Hawaii teens under age 18 would not be able to get "morning after" contraception pills without prescriptions if a proposed federal policy goes into effect and supersedes state law, said Nancy Partika, executive director of the Healthy Mothers, Healthy Babies Coalition.

She said the Food and Drug Administration's guidelines might be less restrictive but would apply only to women 18 and older, while Hawaii's emergency contraception law covers teens age 14 and up.

"We already have better access in Hawaii than the FDA is proposing," Partika said. "Our goal is for all women of childbearing age to have optimal access to EC (emergency contraception)."

She said the FDA is proposing "behind the counter" access that would limit which pharmacies could distribute the pills, along with "some fairly heavy-handed monitoring and enforcement mechanisms," she said.

"So we would potentially roll backwards if ... the FDA moved forward with it."

Her coalition worked with the Pharmacists Association and other organizations to get the 2003 state law allowing nonprescription access to emergency contraception, and it is working well, she said.

Emergency contraception pills are birth control pills in stronger doses. They do not interfere with an established pregnancy, but are intended to prevent an unplanned pregnancy. They must be used within 72 to 120 hours after unprotected sex or a failed contraception method.

In Hawaii, pharmacists who undergo special training and have collaborative agreements with physicians are able to dispense emergency contraception without prescription to women and teens age 14 and up. An intake process includes answering a questionnaire and consultation with the pharmacist.

Partika said 169 isle pharmacists are offering emergency contraception. Hawaii's law is a model for other states, she said. Eight others now have such access: Washington, California, New Mexico, Alaska, Maine, New Hampshire, Massachusetts and Vermont.

Barr Pharmaceuticals Inc., which makes the emergency contraception pill sold as Plan B, has sought permission for over-the-counter sales for three years, changing the age restriction several times to address FDA concerns.

The company said it would raise the age to 18 for nonprescription sales of Plan B, but it could not be accountable for pharmacies that did not follow the restrictions.

The emergency contraception issue has been embroiled in religious and political controversy nationally.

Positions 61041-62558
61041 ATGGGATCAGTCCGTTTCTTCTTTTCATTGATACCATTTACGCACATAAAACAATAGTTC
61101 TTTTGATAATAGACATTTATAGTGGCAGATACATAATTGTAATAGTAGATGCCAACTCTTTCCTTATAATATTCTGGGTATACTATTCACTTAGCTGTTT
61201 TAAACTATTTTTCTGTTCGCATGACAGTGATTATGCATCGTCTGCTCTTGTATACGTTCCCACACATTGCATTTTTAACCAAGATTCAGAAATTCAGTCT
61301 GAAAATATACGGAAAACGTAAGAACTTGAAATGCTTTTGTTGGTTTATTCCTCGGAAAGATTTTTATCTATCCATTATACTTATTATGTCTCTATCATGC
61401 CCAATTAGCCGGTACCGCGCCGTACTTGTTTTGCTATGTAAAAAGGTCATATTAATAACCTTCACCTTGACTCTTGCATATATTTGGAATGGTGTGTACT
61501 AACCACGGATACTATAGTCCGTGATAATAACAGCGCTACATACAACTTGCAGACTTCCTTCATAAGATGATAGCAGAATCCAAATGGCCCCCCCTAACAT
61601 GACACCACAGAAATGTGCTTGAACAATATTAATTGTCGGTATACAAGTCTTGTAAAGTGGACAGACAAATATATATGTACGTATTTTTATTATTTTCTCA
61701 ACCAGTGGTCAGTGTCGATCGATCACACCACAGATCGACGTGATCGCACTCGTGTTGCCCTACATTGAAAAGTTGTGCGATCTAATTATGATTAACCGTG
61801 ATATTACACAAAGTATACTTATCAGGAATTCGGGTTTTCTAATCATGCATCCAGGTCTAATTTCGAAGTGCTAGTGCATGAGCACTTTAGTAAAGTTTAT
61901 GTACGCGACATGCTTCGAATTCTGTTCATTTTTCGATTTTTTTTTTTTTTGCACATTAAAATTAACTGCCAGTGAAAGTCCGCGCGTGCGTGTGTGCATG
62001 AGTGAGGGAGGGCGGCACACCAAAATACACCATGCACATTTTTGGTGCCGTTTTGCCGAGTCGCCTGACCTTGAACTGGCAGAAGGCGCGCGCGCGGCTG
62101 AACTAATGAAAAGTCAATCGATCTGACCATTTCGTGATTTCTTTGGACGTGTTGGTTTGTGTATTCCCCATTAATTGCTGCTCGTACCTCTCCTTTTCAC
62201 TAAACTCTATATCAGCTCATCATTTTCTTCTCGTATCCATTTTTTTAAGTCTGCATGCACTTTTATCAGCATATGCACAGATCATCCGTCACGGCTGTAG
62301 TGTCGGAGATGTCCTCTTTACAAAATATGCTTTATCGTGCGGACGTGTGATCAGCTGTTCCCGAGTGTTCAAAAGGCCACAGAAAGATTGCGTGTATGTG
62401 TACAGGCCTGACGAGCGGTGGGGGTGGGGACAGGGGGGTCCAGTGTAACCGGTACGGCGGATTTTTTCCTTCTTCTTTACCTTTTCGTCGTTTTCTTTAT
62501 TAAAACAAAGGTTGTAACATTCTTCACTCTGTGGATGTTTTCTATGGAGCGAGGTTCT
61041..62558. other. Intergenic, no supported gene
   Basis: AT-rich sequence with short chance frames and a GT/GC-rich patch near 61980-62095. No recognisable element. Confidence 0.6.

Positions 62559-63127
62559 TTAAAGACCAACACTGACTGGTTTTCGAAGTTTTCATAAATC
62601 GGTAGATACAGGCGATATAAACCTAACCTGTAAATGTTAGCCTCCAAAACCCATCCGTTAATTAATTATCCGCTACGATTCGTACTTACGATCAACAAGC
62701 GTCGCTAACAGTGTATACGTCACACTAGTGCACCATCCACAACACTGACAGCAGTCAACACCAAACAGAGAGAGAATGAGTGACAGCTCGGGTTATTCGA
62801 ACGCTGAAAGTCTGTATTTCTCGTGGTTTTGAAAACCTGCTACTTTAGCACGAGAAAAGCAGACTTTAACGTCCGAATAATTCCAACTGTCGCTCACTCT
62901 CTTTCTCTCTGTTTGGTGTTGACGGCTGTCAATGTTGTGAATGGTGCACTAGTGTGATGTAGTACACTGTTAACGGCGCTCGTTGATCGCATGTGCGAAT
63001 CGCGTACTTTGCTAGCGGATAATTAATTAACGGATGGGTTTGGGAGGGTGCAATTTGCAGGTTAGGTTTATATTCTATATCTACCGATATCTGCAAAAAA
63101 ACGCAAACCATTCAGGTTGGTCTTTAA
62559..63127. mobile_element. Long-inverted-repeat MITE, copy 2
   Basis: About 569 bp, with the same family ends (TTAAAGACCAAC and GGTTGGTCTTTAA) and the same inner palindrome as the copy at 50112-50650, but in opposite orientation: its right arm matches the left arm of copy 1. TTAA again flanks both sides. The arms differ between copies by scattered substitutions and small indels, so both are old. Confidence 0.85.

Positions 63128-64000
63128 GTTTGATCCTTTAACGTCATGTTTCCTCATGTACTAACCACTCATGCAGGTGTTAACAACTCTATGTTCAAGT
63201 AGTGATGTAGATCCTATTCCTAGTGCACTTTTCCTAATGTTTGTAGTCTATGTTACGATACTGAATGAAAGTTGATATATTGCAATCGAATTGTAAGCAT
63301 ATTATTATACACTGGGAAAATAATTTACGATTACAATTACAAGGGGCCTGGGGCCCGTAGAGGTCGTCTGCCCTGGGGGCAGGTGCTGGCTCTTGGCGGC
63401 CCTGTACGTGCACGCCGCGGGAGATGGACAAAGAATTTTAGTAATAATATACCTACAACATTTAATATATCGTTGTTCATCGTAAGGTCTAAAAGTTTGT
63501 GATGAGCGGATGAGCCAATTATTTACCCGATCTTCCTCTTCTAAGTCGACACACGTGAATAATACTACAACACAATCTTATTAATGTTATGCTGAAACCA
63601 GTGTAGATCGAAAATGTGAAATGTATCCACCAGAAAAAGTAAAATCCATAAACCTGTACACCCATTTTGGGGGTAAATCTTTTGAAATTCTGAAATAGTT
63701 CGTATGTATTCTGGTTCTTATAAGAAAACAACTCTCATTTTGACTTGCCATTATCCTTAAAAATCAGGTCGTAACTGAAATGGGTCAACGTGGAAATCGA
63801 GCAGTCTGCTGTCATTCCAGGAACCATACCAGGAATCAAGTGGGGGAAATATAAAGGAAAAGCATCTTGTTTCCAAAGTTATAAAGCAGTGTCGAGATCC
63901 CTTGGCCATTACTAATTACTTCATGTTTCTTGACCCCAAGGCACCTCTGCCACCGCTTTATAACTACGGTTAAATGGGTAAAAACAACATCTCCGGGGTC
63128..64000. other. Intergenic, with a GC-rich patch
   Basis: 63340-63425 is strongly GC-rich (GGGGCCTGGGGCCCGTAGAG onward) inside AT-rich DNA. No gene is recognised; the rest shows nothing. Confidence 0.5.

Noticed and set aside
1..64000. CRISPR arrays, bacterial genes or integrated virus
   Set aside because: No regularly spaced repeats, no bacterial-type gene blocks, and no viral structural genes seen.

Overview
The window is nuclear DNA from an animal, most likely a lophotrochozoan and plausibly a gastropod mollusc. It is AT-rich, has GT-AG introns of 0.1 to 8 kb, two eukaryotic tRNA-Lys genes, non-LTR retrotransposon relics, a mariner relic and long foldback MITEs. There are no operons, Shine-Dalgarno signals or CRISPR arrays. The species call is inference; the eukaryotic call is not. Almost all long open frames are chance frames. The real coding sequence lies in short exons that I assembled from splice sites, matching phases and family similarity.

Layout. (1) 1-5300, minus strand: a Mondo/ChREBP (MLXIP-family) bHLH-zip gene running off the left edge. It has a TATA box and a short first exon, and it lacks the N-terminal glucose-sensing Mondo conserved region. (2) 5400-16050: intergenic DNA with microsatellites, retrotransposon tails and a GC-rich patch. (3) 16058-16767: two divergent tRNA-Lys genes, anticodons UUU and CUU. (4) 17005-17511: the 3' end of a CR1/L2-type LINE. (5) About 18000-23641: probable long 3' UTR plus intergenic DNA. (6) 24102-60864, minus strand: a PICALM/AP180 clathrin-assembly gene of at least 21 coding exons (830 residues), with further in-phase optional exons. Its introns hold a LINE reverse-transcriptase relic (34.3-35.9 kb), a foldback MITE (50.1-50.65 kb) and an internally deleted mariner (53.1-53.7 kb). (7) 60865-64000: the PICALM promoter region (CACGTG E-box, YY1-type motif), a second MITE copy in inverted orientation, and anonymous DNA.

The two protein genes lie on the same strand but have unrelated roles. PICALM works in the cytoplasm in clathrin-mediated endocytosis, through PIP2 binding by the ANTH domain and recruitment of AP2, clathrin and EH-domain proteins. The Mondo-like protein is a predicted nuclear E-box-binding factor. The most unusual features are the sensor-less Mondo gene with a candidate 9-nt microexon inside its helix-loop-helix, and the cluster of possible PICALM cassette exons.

Democratic Sens. Patty Murray of Washington and Hillary Rodham Clinton of New York have said they will block acting FDA Commissioner Andrew von Eschenbach's confirmation as permanent FDA head until the agency announces whether it will approve or reject Plan B nonprescription sales.

Planned Parenthood supports continued nonprescription access to emergency contraception for all females age 14 and up, said Veronica Ryan, director of patient services.

She said the FDA proposal would improve access for women age 18 and older, "but high-risk teens would have to jump through more hoops, even though they're more at risk."

Cost is one of the barriers to access for teens, who might not have cash or insurance, Ryan said.

Pharmacists surveyed in June were charging an average of $50.86 for both the medication and counseling, according to Healthy Mothers, Healthy Babies. The average counseling fee is $25, but 31 percent of pharmacists surveyed are not charging for it. The average medication cost is $34, the coalition said.

Planned Parenthood, one of 38 federally funded family planning clinics, offers the emergency contraception pills over the counter for a fee based on a sliding scale, Ryan said. Most teens get them for free, she added.

Hawaii's program has been "pretty positive," said Cindy Minakami, clinical pharmacist for Longs Drug in Hawaii.

She said more than 35 Longs pharmacists had received training and had issued more than 1,000 emergency contraception pills since they began participating in 2004. Training is continuing for other Longs pharmacists, she said.

They have had clients as young as 14, she said. "Even though doctors have the same guidelines that we do, they (teens) feel they can trust pharmacists more."

The teens and women are all referred to doctors for follow-up, Minakami said. Many are receptive because they have no obstetrician or doctor, she said. If they are referred to a doctor and they do not go, she said, "We call them. We have information on the screening questionnaire."

Access to emergency contraception appears to be improving, but the survey shows significant barriers still exist statewide, reports Healthy Mothers, Healthy Babies. More education is needed, especially targeting teens and women ages 14 to 35, it said.